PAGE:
The alpacas natural habitat is the Altiplano in the Andes Mountains. If you're lucky enough to take a Peru vacation and tour the countryside, you might see large herds of alpacas for they have existed there for thousands of years.
When we look at the graceful alpaca, it's hard for us to imagine it belongs to the same family as the humped camels you see in africa, but they are camelids.
The camelid family of South America has four species. The Llama, the guanico, the alpaca, and the vicuna. Alpacas are linked to the vicuna more than the llama because they have similar dentition and are similar in size.
Have a hard time telling an alpaca from a llama? We didn't know the difference at first either. Llamas are twice as big as alpacas. The easiest way to tell the difference is to look closely at the shape of their ears. Llama ears are curved like a banana and alpacas' are straight.
Incas and Alpaca History
Can you believe that alpacas have been domesticated for 6,000 years! Yet, they almost didn't make it to the 21st century.
The Inca, a very organized ancient society, treasured the alpaca fiber. They developed the fleece to a very sophisticated level. Only royalty wore the luxurious fiber produced by alpacas.
In the early 1500's, the spanish conquered the Incas. The Spaniards destroyed the Inca civilization and slaughtered alpacas by the millions. This brought alpacas to the brink of extinction.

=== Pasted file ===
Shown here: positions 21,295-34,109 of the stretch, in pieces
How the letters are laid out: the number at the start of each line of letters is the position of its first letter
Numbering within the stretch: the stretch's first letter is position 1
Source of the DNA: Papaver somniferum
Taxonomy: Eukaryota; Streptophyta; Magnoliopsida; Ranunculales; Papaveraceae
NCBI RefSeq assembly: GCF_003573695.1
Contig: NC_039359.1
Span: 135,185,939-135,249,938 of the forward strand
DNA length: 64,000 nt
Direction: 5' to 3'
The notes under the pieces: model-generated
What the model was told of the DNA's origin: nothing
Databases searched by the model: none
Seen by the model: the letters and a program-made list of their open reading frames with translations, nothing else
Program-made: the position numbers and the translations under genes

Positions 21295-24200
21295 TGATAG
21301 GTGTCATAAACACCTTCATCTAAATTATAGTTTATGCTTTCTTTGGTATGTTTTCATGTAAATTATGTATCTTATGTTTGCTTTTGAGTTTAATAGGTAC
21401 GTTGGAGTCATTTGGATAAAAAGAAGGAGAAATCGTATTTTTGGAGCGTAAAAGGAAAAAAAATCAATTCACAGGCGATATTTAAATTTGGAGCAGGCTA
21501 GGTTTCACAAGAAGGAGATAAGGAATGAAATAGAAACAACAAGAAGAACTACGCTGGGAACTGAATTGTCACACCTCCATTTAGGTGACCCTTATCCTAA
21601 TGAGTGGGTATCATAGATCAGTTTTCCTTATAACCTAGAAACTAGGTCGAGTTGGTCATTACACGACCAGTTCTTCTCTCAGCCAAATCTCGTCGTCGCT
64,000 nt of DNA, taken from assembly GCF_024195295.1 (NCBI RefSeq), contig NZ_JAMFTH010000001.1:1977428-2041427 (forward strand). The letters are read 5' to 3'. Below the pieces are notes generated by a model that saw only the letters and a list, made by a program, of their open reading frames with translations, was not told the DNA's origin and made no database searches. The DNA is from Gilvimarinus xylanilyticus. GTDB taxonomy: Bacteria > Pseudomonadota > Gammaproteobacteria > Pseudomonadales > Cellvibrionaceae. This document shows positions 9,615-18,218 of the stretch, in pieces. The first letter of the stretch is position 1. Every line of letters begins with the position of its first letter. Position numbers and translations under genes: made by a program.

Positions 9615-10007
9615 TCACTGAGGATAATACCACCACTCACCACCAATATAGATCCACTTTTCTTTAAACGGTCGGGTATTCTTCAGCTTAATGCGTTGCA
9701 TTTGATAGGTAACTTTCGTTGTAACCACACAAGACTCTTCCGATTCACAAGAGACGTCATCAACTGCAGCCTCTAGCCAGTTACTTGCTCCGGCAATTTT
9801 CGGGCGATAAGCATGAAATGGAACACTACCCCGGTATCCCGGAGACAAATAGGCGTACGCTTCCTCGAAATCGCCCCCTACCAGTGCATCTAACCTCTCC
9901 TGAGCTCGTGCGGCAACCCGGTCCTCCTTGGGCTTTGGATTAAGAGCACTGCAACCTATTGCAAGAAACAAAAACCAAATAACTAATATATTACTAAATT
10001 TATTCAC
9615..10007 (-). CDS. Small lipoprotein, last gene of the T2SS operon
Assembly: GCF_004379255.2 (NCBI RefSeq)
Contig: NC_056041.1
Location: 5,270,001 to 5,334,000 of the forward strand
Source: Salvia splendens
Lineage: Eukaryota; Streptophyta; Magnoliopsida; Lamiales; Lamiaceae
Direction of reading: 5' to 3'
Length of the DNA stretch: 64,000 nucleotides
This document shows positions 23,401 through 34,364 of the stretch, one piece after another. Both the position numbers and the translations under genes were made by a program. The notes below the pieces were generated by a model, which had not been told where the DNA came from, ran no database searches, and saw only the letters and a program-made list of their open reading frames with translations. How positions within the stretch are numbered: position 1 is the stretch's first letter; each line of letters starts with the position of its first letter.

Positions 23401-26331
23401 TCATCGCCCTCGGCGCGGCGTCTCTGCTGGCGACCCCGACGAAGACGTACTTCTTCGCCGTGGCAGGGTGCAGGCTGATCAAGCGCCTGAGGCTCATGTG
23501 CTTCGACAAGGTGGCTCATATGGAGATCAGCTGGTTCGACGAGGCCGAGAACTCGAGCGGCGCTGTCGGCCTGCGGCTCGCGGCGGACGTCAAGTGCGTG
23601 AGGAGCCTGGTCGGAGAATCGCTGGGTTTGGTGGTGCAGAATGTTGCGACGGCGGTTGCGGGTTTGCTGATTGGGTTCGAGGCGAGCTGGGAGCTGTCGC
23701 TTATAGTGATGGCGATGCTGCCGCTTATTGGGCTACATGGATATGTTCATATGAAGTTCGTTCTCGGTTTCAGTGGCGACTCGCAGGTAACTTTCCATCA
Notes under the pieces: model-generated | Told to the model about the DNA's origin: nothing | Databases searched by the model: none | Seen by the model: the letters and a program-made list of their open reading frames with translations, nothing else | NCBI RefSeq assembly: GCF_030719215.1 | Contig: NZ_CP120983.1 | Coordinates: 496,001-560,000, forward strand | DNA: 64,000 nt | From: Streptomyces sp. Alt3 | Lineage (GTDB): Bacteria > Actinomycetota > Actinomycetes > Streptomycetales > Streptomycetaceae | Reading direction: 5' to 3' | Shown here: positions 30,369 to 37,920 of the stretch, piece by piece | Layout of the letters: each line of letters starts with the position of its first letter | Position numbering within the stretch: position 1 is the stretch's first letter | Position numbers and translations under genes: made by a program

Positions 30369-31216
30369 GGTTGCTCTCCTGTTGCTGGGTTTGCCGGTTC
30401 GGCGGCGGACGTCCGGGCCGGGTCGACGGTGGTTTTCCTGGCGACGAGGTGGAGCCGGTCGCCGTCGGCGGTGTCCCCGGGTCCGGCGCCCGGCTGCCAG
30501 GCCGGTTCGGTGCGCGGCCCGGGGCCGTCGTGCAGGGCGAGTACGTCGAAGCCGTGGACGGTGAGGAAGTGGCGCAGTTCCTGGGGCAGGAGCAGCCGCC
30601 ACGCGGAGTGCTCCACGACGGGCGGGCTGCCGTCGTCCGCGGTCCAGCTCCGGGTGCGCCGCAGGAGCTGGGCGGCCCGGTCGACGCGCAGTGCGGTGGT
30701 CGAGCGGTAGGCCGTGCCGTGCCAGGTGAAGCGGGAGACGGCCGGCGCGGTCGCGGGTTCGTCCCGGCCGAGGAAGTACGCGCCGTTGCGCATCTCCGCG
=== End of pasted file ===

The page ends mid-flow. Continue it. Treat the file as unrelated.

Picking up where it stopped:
Some of the native people hid a few alpacas on the remote, harsh altiplano. These few animals survived otherwise this would be the end of the history of alpacas.
Still...the alpaca herds were descimated once again. From 1969 to early 1970's, drought and the killing of alpacas by terrorists destroyed the herds by 50%.
To salvage the animals, the governments of Peru, Chili, and Bolivia allowed alpacas to be exported to America and other countries.
Alpacas came to the U.S. in 1984. The U.S. has a thriving, fledgling alpaca industry with around 2000 large and small alpaca farms. Most farms have 30 animals or less but they are all growing.
Right now the alpaca industry is a breeders market. This means that the animal is far more valuable than its fleece. It seems this trend will continue for many more years as the herds grow.
WOW, we told you the alpaca history was interesting! Now you can appreciate the struggle of these beautiful animals and how they came to America to be saved from further devastation. It would be a shame to loose these gentle creatures for they can bring such joy to people.